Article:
Literature Cited

Krabbe, N., P. Salaman, A. Cortés, A. Quevedo, L. A. Ortega, and C. D. Cadena. 2005. A new species of Scytalopus tapaculo from the upper Magdalena Valley, Colombia. Bulletin of the British Ornithologist's Club 125:93-108.

Maurício, G. N. 2005. Taxonomy of southern populations in the Scytalopus speluncae group, with description of a new species and remarks on the systematics and biogeography of the complex (Passeriformes: Rhinocryptidae). Ararajuba 13 (1): 7-28.


Giovanni N. Maurício - Comitê Brasileiro de Registros Ornitológicos (CBRO)
December 2005

Also received:

Recognize Scytalopus pachecoi as a valid species


Effect on South American CL: This proposal would add a newly described species to the list.


Background: Mauricio (2005) described a new tapaculo from southern Brazil and Misiones, Argentina. It was formerly considered part of S. speluncae. It is known from 25 specimens, differs from S. speluncae vocally and in the presence of black and buff barring over the flanks in all ages (this is absent in adult male S. speluncae). Also by having paler gray under parts. It also differs consistently in plumage and vocalizations from all members of the S. speluncae complex. Even though there was no genetic data presented in the article and as vocalizations have been shown to be one of the keys to species limits in the genus, (see Krabbe & Schulenberg 1997,2003) I have no problem in recognizing this as a new species-level taxon.


Recommendation: Based on the vocal and genetic information, I believe this paper clearly documents a new species level taxon. I recommend a "yes" vote to add this newly described tapaculo to the South American list.



Mauricio, G.N. Taxonomy of southern populations in the Scytalopus speluncae group, with description of a new species and remarks on the systematics and biogeography of the complex (Passeriformes: Rhinocryptidae).

Krabbe, N., and T.S. Schulenberg. 1997. Species limits and natural history of Scytalopus tapaculos (Rhinocryptidae), with descriptions of the Ecuadorian taxa, including three new species. Pages 47-88 in Studies in Neotropical Ornithology Honoring Ted Parker (J.V. Remsen, Jr., Ed.) Ornithological Monographs no. 48.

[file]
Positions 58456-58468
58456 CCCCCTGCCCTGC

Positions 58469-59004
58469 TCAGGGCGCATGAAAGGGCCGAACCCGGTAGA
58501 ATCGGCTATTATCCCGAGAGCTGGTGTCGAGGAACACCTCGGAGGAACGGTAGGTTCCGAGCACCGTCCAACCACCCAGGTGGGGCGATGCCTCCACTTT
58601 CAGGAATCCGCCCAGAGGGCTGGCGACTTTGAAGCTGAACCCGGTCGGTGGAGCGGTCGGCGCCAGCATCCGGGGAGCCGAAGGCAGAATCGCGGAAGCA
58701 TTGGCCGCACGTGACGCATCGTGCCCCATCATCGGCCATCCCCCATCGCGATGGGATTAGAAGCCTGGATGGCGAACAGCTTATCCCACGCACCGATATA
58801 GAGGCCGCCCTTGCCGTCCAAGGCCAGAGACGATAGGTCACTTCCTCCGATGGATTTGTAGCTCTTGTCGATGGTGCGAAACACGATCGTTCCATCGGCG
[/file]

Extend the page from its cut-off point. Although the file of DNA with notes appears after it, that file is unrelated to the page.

Krabbe, N., and T.S. Schulenberg. 2003. Family Rhinocryptidae (tapaculos). Pages 748-787 in Handbook of the Birds of the World, Vol. 8: Broadbills to Tapaculos (J. del Hoyo, A. Elliott, and D. Christie, Eds.) Lynx Edicions, Barcelona, Spain.


Daniel Zimberlin, December 2005 


Note from Remsen: Mauricio suggested the English name "Planalto Tapaculo" for S. pachecoi.




Comments from Remsen: "YES. Sympatry of pachecoi and speluncae demands species rank for pachecoi."


Comments from Robbins: "YES. As we all recognize, vocalizations are the key in species delineations in Scytalopus. Thus, the vocal data coupled with pachecoi being sympatric with speluncae leaves no doubt that pachecoi should be recognized as a species."


Comments from Zimmer: "YES, following the same reasoning as in Props #193 and #195. I recently spent some time studying S. pachecoi in the field, and it is actually fairly different (as tapaculos go) in plumage characters from S. speluncae, being considerably more pallid gray below, with buffy (not rusty) flanks that are distinctly barred even in adult males. Vocal differences are pronounced, and local sympatry (with speluncae) is the clincher."


Comments from Jaramillo: "YES - voice, plumage and sympatry -- what else could you ask for?"


Comments from Nores: "YES. Las evidencias de color, canto y genéticas muestran claramente que se trata de una buena especie, que increíblemente ha pasado desapercibida por casi dos siglos. Que hayan pasado desapercibidas las diferencias genéticas y de canto es aceptable, dado su reciente auge, pero que no hayan sido percibidas las diferencias en color, tan estudiadas por taxónomos clásicos, es sorprendente."


Comments from Pacheco: "YES. As evidências reunidas e apresentadas por Maurício são robustas e verificáveis."